First Pilot: Pilot Officer D.J.D.Berrington (115095)
Second Pilot: Flying Officer A.M.Phillips (44185)
Observer. Flight Sergeant G. Millar (751019)
Flight Engineer. Leading Aircraftman B.D.C.Dear (571852)
Wireless Operator/Air Gunner. Aircraftman II, B.C.F. Bicknell (1271272)
Squadron Leader R.J.Sansom (33372) (Attached T.R.E.)
Pilot Officer C.E.Vincent (110285) (Attached T.R.E.)
Mr. G.S.Hensby, Civilian T.R.E.
Mr. A.D.Blumlein, Civilian E.M.I.
Mr. C.O.Browne, Civilian E.M.I.
Mr. F. Blythen, Civilian E.M.I.
This writer has sourced information from a book entitled 'The Inventor of Stereo: The Life and Works of Alan Dower Blumlein', by Robert Charles Alexander (1999)
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Description of the Window
The window has three Lights (panels) of stained glass, with a wooden framed dedicatory bronze plaque below:
Left Light:  Features the leek of Wales and the rose of England at the top; the crest of the Aeroplane and Armament Experimental establishment (A&AEE) Martlesham Heath below it; and a Chain Home radar mast depicted at the bottom.
Centre Light:  Features the Royal Air Force crest at the top with a cross section diagram of a cavity magnetron below it; the Royal Radar Establishment's Coat of Arms in the upper centre; and the crest of the RAF Telecommunications Flying Unit 1941-1955, at the bottom.
Right Light: Features the thistle of Scotland and the clover of Ireland at the top of the window; the crest of the RAF Radar Research Flying Unit 1955-1976 in the middle; and at the bottom is an image of a Halifax bomber representing the Cemetric Airborne Radar.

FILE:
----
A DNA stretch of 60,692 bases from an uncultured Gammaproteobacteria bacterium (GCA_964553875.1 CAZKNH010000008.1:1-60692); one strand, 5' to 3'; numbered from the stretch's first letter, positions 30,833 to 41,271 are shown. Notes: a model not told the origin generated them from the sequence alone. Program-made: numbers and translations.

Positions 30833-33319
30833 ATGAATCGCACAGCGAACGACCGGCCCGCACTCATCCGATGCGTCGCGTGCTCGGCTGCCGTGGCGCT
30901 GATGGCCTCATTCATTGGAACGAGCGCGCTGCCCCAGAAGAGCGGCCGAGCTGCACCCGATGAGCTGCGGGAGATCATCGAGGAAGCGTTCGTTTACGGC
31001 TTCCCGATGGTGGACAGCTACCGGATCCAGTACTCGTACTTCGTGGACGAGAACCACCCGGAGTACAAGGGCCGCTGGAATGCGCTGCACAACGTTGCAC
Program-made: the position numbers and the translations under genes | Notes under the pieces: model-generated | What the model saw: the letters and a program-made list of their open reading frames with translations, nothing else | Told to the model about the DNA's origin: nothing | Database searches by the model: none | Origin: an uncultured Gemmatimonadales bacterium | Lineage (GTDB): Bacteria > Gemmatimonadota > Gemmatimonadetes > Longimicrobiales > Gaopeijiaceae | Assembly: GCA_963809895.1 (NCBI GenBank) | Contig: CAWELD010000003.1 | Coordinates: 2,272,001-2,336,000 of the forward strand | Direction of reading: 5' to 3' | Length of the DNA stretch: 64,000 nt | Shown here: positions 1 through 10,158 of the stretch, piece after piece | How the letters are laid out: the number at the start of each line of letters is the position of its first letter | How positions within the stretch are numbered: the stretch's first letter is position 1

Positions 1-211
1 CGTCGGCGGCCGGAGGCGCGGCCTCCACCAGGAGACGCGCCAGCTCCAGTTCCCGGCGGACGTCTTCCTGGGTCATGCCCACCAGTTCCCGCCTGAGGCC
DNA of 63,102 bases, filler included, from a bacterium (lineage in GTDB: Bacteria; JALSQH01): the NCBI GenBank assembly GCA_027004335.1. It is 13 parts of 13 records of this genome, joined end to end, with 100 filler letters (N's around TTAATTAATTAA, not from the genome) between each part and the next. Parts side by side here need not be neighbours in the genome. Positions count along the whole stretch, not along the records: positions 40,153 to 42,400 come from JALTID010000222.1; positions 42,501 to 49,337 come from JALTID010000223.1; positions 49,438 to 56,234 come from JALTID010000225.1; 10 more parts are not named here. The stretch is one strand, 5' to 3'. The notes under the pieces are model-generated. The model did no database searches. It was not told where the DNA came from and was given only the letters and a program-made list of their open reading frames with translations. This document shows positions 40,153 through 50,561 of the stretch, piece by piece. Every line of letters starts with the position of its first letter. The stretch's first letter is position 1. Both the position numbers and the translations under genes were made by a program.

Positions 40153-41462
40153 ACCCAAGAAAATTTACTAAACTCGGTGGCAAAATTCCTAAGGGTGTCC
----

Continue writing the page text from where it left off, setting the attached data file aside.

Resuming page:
Unveiling the Window
The memorial window was unveiled on 7 June 1992, marking the fiftieth anniversary of the crash.
The following is an extract from the Imperial War Museum’s archives:
“...The unveiling marks the anniversary of the worst tragedy when a Halifax aircraft carrying a prototype of the first ever ground mapping radar bombing aid crashed near Goodrich Castle, killing all eleven on board.
This navigational bombing aid made possible effective stategic air power, while its maritime derivative saved the British Isles from total isolation by submarines. Together both versions allowed the assembly of large military resources in Britain that enabled the Allies to liberate Europe in 1944-45.
"They applied the frontier of scientific knowledge to the salvation of their country"
© IWM (WMA-32833)
Seeing the Memorial Window
You will need to visit Goodrich Castle. It is an English Heritage property with an admission fee. The castle is well worth visiting in its own right. See article on this website for details of Opening Times, admission, etc.
Getting There
- By Car:
5 miles (8 km) South of Ross-on-Wye off A40.
Visitors will find a large car park located close to the visitor centre (400 meters from the castle), which is accessed by some steps. To avoid slopes and steps, please park close to the refreshment area. The path to the castle can be muddy in places. A car parking charge of £1 applies.
- By Public Transport:
For information on closest bus route.  
Google Maps - Goodrich Castle